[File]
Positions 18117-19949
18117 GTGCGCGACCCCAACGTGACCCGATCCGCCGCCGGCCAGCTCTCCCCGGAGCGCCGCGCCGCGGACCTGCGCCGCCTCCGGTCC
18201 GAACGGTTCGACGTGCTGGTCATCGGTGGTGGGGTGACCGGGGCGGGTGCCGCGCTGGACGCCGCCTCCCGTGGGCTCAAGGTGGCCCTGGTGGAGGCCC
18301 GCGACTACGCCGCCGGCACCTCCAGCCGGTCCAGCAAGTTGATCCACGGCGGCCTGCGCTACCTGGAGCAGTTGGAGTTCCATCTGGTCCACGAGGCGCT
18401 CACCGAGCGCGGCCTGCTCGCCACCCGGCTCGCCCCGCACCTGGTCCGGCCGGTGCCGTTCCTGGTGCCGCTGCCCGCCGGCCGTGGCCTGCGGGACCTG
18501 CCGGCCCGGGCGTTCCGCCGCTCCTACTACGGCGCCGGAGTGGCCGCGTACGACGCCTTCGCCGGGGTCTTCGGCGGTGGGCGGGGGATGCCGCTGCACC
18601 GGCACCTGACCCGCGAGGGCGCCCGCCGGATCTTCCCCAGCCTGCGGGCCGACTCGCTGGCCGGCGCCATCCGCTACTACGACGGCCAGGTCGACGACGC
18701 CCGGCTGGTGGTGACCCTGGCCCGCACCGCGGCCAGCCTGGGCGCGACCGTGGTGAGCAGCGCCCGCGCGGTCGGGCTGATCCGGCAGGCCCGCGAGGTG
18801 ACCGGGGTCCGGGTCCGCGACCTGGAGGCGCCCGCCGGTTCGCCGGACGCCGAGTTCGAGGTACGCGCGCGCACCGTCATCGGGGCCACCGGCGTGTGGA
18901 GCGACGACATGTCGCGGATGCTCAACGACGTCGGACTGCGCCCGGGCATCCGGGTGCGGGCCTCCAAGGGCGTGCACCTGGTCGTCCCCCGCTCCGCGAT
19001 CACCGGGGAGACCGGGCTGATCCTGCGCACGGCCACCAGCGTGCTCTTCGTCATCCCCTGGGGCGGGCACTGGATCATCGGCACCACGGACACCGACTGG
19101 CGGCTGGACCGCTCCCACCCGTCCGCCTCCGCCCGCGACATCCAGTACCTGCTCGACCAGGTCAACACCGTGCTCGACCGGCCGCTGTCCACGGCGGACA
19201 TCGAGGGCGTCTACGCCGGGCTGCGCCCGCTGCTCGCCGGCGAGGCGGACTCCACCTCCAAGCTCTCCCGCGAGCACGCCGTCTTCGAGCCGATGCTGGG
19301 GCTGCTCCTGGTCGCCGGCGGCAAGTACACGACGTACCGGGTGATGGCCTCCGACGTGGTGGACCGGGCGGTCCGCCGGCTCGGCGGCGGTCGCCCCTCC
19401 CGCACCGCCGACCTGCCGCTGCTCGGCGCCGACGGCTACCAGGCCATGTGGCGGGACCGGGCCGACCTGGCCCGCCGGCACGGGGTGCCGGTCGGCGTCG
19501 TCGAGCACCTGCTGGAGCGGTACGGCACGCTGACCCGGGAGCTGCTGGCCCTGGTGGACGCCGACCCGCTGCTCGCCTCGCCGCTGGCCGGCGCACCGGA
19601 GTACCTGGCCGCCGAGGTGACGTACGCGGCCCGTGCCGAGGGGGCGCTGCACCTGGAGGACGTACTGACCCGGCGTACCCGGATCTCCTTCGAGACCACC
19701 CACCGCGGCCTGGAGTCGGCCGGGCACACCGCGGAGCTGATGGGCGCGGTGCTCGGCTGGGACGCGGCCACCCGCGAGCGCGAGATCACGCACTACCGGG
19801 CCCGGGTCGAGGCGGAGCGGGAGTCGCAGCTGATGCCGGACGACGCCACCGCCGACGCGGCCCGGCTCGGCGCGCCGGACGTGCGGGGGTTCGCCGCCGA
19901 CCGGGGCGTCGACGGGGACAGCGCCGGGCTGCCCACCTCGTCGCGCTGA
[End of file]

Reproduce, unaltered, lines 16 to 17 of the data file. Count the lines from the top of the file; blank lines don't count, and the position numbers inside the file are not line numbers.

19501 TCGAGCACCTGCTGGAGCGGTACGGCACGCTGACCCGGGAGCTGCTGGCCCTGGTGGACGCCGACCCGCTGCTCGCCTCGCCGCTGGCCGGCGCACCGGA
19601 GTACCTGGCCGCCGAGGTGACGTACGCGGCCCGTGCCGAGGGGGCGCTGCACCTGGAGGACGTACTGACCCGGCGTACCCGGATCTCCTTCGAGACCACC